If you are looking for the easy way to make money, then stick to working for someone else. Becoming a freelancer is not for the weak or the undisciplined. It takes hard work to find clients, get the work done well and on time, and keep clients happy.

In fact, while the average American in the private sector works 34.5 hours per week, the average freelancer puts in 46.6 hours per week. More than 40% of freelancers work over 40 hours per week, 25% work more than 50 hours per week, and 7% work more than 60 hours per week. Some of that work is actual paid client work, but a lot of it is related to other aspects of running your freelance business, such as finding clients, marketing, and issuing invoices.

Of course, you have the freedom of working those hours where and when you want, which is one of the biggest reasons we do what we do as freelancers. But remember, no one will be looking over your shoulder to make sure you are getting your work done. No one will be telling you to stay late when the sun is shining outside.

If you can’t handle this on your own, you won’t succeed as a freelancer.

2. You Want Total Stability

Cash flow management system

A couple of weeks ago, I posted about the stability freelancing offers in terms of generating multiple streams of income. This protects you from a faltering economy by ensuring that if one or two clients go under, there are others to fall back on.

But here I am talking about a different type of stability.

Here I am talking about the need for consistency in terms of when that all-too-precious invoice is paid. Freelancing isn’t predictable. Even if you have consistent work, you will not be getting a paycheck every Friday at 5 pm and here’s why:

  • You will have different projects going on at any given time.
  • These projects will have varying start and end dates.
  • The clients will take varying lengths of time to go over the work and provide feedback.
  • Revisions may or may not be needed.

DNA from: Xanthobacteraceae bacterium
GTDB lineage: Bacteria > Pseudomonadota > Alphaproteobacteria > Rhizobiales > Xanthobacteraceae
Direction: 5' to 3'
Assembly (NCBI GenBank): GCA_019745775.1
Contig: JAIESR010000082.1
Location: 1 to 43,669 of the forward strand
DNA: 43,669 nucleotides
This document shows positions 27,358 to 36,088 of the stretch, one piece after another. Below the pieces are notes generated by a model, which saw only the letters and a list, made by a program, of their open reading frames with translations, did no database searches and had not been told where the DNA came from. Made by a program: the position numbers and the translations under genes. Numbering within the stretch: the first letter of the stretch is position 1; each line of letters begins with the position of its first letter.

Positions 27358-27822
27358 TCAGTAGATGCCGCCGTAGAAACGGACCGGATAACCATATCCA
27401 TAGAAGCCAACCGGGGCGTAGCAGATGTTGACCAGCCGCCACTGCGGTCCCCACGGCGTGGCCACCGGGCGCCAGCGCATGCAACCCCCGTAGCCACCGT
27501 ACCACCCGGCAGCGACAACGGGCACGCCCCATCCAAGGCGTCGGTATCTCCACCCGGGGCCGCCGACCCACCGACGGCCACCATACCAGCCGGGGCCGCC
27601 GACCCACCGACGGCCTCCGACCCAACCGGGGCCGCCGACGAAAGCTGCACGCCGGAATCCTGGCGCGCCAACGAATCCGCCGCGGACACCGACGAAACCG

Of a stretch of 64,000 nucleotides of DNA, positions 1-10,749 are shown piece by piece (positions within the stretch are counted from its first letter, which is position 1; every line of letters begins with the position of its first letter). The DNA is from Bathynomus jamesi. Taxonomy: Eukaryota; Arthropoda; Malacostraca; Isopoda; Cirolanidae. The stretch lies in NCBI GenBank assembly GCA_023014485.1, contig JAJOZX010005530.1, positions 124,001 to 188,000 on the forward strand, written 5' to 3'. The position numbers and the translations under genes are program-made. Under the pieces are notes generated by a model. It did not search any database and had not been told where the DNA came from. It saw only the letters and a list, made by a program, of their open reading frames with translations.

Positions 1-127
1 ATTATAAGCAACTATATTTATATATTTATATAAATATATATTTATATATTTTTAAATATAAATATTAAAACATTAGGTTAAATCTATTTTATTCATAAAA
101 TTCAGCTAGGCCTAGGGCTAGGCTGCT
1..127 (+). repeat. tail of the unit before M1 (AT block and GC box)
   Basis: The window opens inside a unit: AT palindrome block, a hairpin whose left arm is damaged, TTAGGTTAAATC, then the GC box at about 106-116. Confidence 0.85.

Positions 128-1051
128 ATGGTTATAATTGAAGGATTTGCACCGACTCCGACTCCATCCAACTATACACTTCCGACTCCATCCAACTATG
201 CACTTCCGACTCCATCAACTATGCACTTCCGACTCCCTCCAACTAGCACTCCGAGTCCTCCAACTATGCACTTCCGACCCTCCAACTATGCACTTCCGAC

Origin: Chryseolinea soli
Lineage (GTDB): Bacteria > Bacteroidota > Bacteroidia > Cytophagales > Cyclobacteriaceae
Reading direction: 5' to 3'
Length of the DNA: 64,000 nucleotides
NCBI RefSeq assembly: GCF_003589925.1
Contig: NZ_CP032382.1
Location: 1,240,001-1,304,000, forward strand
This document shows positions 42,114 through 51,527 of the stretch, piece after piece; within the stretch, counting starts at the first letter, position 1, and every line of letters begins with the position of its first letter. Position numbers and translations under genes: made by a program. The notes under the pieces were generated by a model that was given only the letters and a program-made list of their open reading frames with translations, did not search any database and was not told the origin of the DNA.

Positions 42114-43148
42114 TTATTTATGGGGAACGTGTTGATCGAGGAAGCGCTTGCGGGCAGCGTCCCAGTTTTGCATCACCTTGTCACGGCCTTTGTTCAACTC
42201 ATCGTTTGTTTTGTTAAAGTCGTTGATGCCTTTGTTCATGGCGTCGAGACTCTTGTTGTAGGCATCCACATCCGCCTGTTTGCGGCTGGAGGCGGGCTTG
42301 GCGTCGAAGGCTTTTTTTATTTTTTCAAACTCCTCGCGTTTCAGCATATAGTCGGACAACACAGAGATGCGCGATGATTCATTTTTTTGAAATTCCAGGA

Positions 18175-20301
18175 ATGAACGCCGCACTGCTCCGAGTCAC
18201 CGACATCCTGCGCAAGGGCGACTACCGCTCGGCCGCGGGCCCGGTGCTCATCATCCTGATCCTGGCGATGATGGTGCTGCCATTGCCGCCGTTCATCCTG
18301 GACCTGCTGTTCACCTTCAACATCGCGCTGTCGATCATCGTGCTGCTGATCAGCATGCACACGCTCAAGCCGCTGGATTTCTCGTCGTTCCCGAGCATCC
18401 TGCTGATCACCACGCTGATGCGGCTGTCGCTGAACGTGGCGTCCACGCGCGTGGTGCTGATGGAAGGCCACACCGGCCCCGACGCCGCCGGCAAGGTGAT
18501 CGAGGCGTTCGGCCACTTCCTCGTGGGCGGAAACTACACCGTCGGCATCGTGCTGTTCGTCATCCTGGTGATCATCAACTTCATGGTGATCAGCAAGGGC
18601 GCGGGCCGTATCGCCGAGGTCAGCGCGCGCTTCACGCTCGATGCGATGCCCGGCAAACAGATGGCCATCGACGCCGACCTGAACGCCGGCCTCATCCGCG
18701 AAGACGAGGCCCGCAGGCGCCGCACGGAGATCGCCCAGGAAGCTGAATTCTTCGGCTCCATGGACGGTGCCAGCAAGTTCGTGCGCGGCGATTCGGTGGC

• The clients will have different policies with regards to issuing payment. Some might pay right away, some might pay at 30 days past the invoice date.

What does this mean?

You might have one week where you bring $200 into your bank account and another week where you bring in $2,000. One month might see $1,500 and the next might pay out $5,000.

The point is, there is no consistency. You have to be okay with that. You have to plan for it so that your cash flow will always be positive and you will never be without money.

If you can’t handle it, freelancing isn’t for you.

3. You Can’t Deal With the Isolation

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Freelancing is a one-person deal.

It will be only you sitting there day in and day out, working on your various projects. Are you OK with this?

I have had many people tell me the toughest thing about freelancing for them is the isolation. Not having anyone to talk to all day, every day. And if you are an extroverted person, this will be even tougher.

Yes, there will be communication with clients at times, but few others if anyone else.

Now, in a past post I have talked about isolation. We all feel it from time to time and there are ways to deal with it. There are different places you can work and some of these are places where you can chat and network with othersBut overall, there is a certain amount of isolation that comes with freelancing.

If you can’t handle it, then freelancing might not be for you.

4. You Aren’t Truly Proficient at What You Do

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Finally—and this is a big one—you need to have the skills to do your job well. I am committed to helping anyone and everyone who truly wants to be a freelancer, but that is assuming that they have the skills to provide the services they want to provide.

For example, if you are a writer and English isn’t your first language, then you better be absolutely certain you are proficient in English. I cannot tell you the number of times I have seen job proposals and profiles written by people who are selling their writing services and clearly cannot write well in English.

The same goes for graphic design, web design, or any other skill set. If you aren’t already incredibly good at what you do, if you haven’t mastered the necessary skills, then you have no business selling your services. And I can’t help you with getting your freelance career off the ground if you can’t do the work—no one can!

Blunt, but Honest

I realize that what I have said in this post is pretty blunt. And it’s meant to be. If you are serious about freelancing, I want you to succeed. I want each and every one of you to establish a great and prosperous freelance career.

But you can’t do that if any of the above are a problem for you.

So, take a good look at why you are freelancing, how you handle these issues, and how well you can provide your service. If you feel confident about all aspects of freelancing or you honestly believe you can improve any of the above reasons why freelancing might not be for you, then you are well on your way to success.

And if you know of any other major roadblocks to succeeding as a freelancer, any other reasons why it might not be a suitable career for a person, please share with us in the comments section below.